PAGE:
DOT:

Department Of Transportation

A department of the federal executive branch responsible for the national highways and for railroad and airline safety. It also manages Amtrak, the national railroad system, and the Coast Guard.

State and Federal DOT Officers are responsible for commercial vehicle enforcement. "The truck police" you could call them.

Chad D.'s Comment
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Thank you for this post. All the replies on here were very very useful and enlightening

Brett Aquila's Comment
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And your last sentence is what I have been saying, hang onto your cash... Make sure you have at least $25k in the bank for major expenses.... And by buying your truck outright, you don't have a truck payment

Ok so think about your financial situation. You have enough money to pay cash for a truck and you're going to set aside $25,000 for major expenses? How much cash do you have, son? I would suggest that you should keep doing whatever allowed you to accumulate over $100,000 in cash. It's working! Keep doing it!

If you've racked up that much in savings as an employee somewhere, then the last thing you need to do is buy a truck and start a business. You already have it made. Buying a truck will burn through years of savings and won't allow you to make any more money than you were making when you saved up that kind of money in the first place.

Rob T.'s Comment
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Seen a truck with this name in Ames IA.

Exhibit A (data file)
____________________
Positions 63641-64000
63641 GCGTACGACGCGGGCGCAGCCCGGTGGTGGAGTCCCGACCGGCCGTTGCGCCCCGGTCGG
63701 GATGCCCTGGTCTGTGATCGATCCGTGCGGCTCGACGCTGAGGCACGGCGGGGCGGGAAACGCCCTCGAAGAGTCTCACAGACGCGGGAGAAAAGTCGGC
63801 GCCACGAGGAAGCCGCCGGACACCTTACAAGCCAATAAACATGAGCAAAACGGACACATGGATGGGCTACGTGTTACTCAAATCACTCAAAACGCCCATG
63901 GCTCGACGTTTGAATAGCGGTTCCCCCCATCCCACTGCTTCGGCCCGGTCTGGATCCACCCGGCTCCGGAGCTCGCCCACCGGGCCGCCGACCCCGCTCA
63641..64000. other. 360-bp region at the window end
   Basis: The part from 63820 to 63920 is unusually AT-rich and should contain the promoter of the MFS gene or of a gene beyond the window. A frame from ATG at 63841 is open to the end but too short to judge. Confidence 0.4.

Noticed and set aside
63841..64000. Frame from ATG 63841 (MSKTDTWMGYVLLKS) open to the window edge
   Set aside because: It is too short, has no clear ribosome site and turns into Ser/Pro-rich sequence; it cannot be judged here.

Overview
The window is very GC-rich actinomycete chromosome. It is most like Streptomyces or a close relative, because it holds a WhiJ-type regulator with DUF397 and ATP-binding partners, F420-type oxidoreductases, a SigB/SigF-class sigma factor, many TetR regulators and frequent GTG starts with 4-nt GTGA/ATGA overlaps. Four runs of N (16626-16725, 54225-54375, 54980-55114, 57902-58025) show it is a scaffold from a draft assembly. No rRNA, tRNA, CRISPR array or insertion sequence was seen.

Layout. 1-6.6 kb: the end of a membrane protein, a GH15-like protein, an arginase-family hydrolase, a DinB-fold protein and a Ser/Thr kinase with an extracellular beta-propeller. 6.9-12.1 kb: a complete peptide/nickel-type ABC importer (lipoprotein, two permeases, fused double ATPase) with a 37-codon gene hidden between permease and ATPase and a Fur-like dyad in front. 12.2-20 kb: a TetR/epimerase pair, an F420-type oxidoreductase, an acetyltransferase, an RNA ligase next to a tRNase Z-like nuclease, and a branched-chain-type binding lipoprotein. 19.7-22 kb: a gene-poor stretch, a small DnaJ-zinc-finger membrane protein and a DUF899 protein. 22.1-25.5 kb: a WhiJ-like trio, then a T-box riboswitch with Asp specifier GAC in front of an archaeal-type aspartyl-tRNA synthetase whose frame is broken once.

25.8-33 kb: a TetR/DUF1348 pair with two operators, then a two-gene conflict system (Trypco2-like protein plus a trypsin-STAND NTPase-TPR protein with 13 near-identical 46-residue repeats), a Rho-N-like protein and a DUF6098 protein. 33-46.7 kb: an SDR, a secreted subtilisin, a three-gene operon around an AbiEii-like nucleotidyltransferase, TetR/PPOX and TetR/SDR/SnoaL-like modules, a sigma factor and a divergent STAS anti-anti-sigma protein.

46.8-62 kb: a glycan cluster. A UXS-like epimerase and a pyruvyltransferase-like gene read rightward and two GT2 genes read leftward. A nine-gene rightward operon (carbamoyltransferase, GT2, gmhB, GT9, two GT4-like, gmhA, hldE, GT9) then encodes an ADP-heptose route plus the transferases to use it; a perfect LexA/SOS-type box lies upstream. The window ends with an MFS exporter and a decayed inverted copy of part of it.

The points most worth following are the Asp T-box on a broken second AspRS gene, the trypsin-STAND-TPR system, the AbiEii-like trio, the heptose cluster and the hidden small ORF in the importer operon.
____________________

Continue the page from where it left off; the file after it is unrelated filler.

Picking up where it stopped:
0093731001577726299.jpg if hes making so much money why would he call it nickle and dime? It's a long nose 2013 pete.

Cornelius A.'s Comment
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What i can say is that most of my successful trucking customers are into the expedited side of things where they run 26k lbs or less trucks.... they gross around $5k per week , 13% goes to the dispatching company and the rest goes towards all the expenses that comesm with trucking , from looking at their financials their take home is around 2k a week

$

Brett Aquila's Comment
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from looking at their financials their take home is around 2k a week

And by that do you mean their tax forms, specifically the line that says, "Net income after all deductions" - that's the only number that matters. Everything else is just a fantasy.

I also find it impossible to believe they're bringing home $100,000 in net profits. Don't worry though, I've found every big number impossible to believe because not one person in 26 years in this industry has ever shown me the real number.